From Bruno Le Mair, who said that Libra should never enter European soil, while agreeing with the Germans that the EU should work on its own digital version of the euro, to the Bank of England who says “No to Dollar, Yes to Crypto”, the EU has showcased a heated interest towards cryptocurrencies, although it keeps its distance from the matter, most likely waiting for other countries to make some first-timer mistakes so that the EU could get a headstart with its own version of a sovereign digital currency.
Breaking things in even smaller pieces, and regardless of the policies the socio-political system wants to apply to the brand new industry, which is once again affecting literally everyone who deals with money, from farmers to central banks; we can see that cryptocurrencies have been indeed adopted and used among individuals all over the globe ever since Bitcoin’s introduction and their usage has only grown over time.
Practical examples of crypto adoption in Greece
It’s November 2019, and if you’re living in Greece, where I can assure you, cryptocurrencies are not as popular and spread as they appear to be in Japan, China, or even Russia, you’d probably come across a Bitcoin ATM, a retail shop, an online business, or a services company that accepts Bitcoin or some form of cryptocurrency, without even realizing it.
While Greece as a country has a strong understanding of blockchain technology and its capabilities, some of which are already being used by several government agencies, and local financial institutions, cryptocurrencies are still sort of a ‘taboo’ in the geographical heaven of the globe, mostly due to the fact that the country was the biggest loser during the global financial crisis of 2008, and baby boomers are very skeptic about unzipping their wallets to a new form of money.
Yet, that didn’t stop Bitcoin and other cryptocurrencies’ adoption in the region and a detailed map of how spread Bitcoin is in Greece could be found at weacceptbitcoin.gr.
What my personal experience can reveal is that I can travel in the country for weeks carrying only my crypto wallet, considering that even if I can’t find a gyro shop that accepts crypto, I can most definitely find a local broker and translate my precious ETH, or IOTA into local currency (euro) and continue operating in a regular basis even in the most remote areas of the country.
I can pay my lawyer in crypto, send payments to friends and family using various cryptocurrencies, and even pay for my coffee with BTC or ETH in many popular coffee shops in major cities like Athens and Thessaloniki.
Last year, we were visiting Athens for a business trip and we managed to get an Airbnb using crypto, while we found a local broker who was at our doorstep in less than 20 minutes to provide us with some fiat currency in exchange for Ether (ETH).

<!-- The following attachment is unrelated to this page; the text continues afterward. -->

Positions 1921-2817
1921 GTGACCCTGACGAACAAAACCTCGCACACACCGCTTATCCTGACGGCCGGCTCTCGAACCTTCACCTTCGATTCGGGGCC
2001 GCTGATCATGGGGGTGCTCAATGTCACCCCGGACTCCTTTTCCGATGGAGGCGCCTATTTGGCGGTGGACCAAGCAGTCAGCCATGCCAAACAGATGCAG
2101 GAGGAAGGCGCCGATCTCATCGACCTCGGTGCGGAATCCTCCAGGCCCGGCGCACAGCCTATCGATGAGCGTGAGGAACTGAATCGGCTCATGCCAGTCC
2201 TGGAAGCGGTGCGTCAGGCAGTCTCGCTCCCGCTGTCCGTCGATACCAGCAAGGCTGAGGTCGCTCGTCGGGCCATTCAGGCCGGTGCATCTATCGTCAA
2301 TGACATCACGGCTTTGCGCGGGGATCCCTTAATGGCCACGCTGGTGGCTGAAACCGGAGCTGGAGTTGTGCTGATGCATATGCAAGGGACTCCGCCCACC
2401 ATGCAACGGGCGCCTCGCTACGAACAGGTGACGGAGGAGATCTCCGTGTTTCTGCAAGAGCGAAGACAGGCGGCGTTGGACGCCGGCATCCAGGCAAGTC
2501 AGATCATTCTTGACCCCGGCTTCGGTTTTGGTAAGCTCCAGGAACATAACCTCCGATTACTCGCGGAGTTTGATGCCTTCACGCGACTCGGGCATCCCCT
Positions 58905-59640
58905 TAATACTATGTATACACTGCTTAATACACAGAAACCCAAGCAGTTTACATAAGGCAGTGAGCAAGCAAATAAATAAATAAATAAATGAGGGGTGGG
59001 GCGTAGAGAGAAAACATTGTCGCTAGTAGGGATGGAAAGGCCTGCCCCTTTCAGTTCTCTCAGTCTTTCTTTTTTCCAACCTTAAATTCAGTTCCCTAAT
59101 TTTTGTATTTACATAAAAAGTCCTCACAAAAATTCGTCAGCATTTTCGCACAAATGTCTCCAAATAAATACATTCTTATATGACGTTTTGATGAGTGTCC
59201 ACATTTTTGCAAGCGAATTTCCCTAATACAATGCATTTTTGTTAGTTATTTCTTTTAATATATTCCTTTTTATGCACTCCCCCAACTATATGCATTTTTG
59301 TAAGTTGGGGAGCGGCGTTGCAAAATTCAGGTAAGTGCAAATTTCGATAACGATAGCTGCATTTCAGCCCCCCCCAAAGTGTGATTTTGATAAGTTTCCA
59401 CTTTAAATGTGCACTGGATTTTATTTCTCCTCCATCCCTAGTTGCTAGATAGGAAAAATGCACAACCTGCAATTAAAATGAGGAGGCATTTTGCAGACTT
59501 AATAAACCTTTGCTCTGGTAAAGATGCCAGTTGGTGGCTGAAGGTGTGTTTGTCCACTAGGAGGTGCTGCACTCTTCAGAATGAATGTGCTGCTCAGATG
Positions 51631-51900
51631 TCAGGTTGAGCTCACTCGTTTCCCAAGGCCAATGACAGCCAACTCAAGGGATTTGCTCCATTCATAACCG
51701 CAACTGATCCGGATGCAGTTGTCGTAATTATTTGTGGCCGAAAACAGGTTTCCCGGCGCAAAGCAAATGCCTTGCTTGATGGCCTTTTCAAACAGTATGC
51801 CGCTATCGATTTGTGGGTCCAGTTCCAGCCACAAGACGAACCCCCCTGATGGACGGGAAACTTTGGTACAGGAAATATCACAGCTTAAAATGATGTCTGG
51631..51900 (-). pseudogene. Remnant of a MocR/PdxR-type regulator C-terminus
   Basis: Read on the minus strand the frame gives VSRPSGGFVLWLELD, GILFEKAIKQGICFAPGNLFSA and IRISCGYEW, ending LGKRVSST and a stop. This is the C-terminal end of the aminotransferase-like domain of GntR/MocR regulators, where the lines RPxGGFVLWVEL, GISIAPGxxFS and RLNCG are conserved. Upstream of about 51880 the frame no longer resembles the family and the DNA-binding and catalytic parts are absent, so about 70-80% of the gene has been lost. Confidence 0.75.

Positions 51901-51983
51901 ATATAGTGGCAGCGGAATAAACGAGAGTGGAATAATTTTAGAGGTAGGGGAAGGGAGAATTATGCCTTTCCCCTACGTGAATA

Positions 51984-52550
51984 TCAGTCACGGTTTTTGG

Essentially, you can buy anything from a flat, or a yacht to unmanned aerial vehicles and tomatoes using some of the most popular cryptocurrencies in Greece and finding just the right link is always easier than expected using online crypto exchange mediums such as LocalBitcoins or Paxful.
Concluding – What’s ahead?
Watching China moving with a fast pace on the subject, and considering the fact that even prior to crypto, China was practically a cashless society highly dependent on payment apps and internet services, I can be only certain that eventually, this will be the norm also in Greece, and in extent in the broader European area, not as far in the future as many of us would think it’d be.
It is now clear that the EU is considering its own digital representation of euro’s sovereignty, and even if the euro itself fails, the concept remains the same. Digital money is here to stay, and it will only get more space in the payments sector as time passes.
A representative of Piraeus Bank, who I promised I won’t name, told me in confidentiality that Greece’s largest bank is already monitoring the Ethereum blockchain, citing that in five years from now, the bank plans to utilize minimum human personnel in their branches as most operations will be running autonomously utilizing ‘sophisticated payments technology’ and smart-contracts.
Again, this is a sign that cryptos are not subject to if, but to when, and even when cryptocurrencies become a regular thing of modern smart-societies, nothing will really change for the already strong crypto community who utilizes the beneficial fruits of distributed ledger technology even as you read this.